First floating-gate memory (FGM) by Dawon Khang (left) and Simon Sze (right).
(Courtesy of Simon Sze)

Many companies worldwide (Toshiba, Samsung, Hynix, STMicroelectronics, Macronix, Micron, Hitachi, Matsushita,…) have carried out huge struggles in the 1990’s and 2000’s to scale down the ONO stack and the tunnel gate oxide, make sure that short channel devices electrostatic integrity and low parasitics between adjacent cells were kept. A major limitation to the tunnel oxide scaling came from stress induced leakage current (SILC), leading to retention and endurance degradation. This limit reintroduced the interest in barrier engineering based on a revised SONOS concept discrete trap storage. Actually, a TANOS (TaN/Al2O3/Si3N4/SiO2) with a p+ control gate, Macronix 2005) was used to obtain good data retention. Increasing capacity without dimensional scaling was necessary because of the tunnel oxide scaling limitation. 3D integration (Toshiba BICS 2007) was proposed and could include multilevel programming as well.

Today’s flash-memory transistors are close to Kahng’s and Sze’s FGM device with the differences at the levels of physical structure and operation modes. The operation mode of NAND Flash memory is counter intuitive as compared to the initial FGM, because of its collective program/erase operation and serial reading mode, just as in a CCD. Trying to sort out if the credit for the most significant and pioneering contribution to flash memory would go to Kahng/Sze, Wegener, Szedon, Keshavan/Lin,Chen and Masuoka seems not worth discussing. Without the early work of Kahng/Sze and Wegener in 1967, Szedon in 1967, and Keshavan/Lin in 1968, the concept of charge-storage memory may have been considered much later and not in time for conquering its present significance. Without the work of Chen in 1977 and Masuoka in the 1980s that concept may not have made it into practical use and EEPROM may not have taken off the ground or at least much later. Without EEPROM and its short comings when scaling down and operating the device Masuoka’s flash memory may not be there where it is today. The story of flash memory is, thus, not based on a solitary marvel but rather a marvelous chain of discoveries and outstanding engineering efforts in the course of almost 20 years.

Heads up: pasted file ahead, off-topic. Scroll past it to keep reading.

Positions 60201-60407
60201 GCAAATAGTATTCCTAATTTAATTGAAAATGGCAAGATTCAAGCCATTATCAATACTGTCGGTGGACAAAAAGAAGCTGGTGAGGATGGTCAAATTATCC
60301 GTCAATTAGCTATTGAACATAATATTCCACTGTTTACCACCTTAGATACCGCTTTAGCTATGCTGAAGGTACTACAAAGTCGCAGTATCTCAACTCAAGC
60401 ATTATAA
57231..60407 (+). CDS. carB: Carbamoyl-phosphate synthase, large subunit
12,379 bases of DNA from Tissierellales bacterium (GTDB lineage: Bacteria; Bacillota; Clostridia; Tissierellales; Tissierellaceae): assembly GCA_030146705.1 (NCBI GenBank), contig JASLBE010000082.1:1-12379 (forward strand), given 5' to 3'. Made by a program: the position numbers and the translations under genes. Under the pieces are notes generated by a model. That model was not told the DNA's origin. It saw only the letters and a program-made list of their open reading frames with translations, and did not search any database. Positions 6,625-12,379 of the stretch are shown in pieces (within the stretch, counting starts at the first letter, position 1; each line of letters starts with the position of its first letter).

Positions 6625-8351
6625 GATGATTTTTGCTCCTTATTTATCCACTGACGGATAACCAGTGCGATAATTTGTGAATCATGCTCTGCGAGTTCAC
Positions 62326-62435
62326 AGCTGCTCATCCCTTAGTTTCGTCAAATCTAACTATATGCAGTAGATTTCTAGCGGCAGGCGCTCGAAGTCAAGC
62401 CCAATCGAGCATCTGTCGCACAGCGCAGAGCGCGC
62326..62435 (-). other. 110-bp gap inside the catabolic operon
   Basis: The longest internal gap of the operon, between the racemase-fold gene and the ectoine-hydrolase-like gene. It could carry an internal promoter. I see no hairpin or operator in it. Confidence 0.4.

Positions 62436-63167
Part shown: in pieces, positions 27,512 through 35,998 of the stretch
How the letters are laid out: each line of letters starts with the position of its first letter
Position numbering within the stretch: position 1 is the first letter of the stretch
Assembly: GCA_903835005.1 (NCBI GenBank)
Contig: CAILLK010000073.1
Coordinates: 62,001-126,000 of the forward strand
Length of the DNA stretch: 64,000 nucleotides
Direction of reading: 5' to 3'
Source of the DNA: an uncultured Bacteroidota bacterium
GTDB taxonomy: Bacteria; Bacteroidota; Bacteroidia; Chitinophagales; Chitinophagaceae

First paper on NAND Flash Memory by Masuoka et al. IEDM 1987

As we already mentioned, the phenomenon of seeking grails is not limited to microelectronics. In the area of photonics, the invention of the blue LED is also emblematic whereas it made white lighting possible and up-scalable. The realization of the first room temperature blue emitting InGaN (Nakamura 1992) was a determinant step to further complete the set of red and green LEDs that would make white lighting possible. Initially, EDS Celebrated Member Herbert Kroemer introduced in 1963 the double heterostructure (DH) based on high-bandgap/low-bandgap materials to realize high efficiency lasers and LEDs. There were many hurdles to be overcome for realizing cheap and reliable, highly performant GaN/InGaN (DH). First, the GaN epitaxial growth by MOCVD on a sapphire requested high crystalline quality (Akasaki and Amano 1985), and uniformity (Nakamura, Two flow mode MOCVD 1991). A final interstitial H+ de-passivation of holes was necessary to obtain highly conductive p+Mg doped GaN anode (Nakamura 1992, Akasaki and Amano 1989).

Group photo at the celebration of Prof. Simon Sze’s (mid-front) election to EDS Celebrated Member during IEDM 2017

Finally, a demonstration of a bright Blue InGaN/GaN DH emitting 1 candela was obtained in 1994 (Nakamura). The Indium content allowed tuning the LED color emission from yellow to blue. Commercialization by Nichia Corp. of white lighting devices based on InGaN/GaN LED DHs began in 1996. White lighting based on LEDs is massively used today and has revolutionized lighting thanks to its efficiency and device lifetime: 40% of world electricity consumption would be saved by 2030. The inventions brought by Nakamura, Akasaki and Amano thanks to their flexible up and down scalability, make accessible new lighting modes for mobile phones and large area home displays, automotive, agriculture, healthcare, etc…with the possibility to invent new lighting devices and shapes. The innovation in white lighting by LED represents a major benchmark event of the end of the 20th century history.

Blue LED history in Nakamura’s Nobel lecture (2014) (Courtesy of S.Nakamura)

The coincidental discovery of AlCu interconnects, the alternate application of the CCD as a solid-state imager, the unforeseen emergence of the flash memory and the invention of blue LEDs are just four examples of Marvels of Microelectronic Engineering. We will search through candidate topics in electronic materials, process technologies, device structures, techniques and semiconductor technologies and try to identify the marvels in those areas as well as their impact on the field.

Your Comments Solicited

Your comments are most welcome. Please write directly to the
Editor-in-Chief of the Newsletter at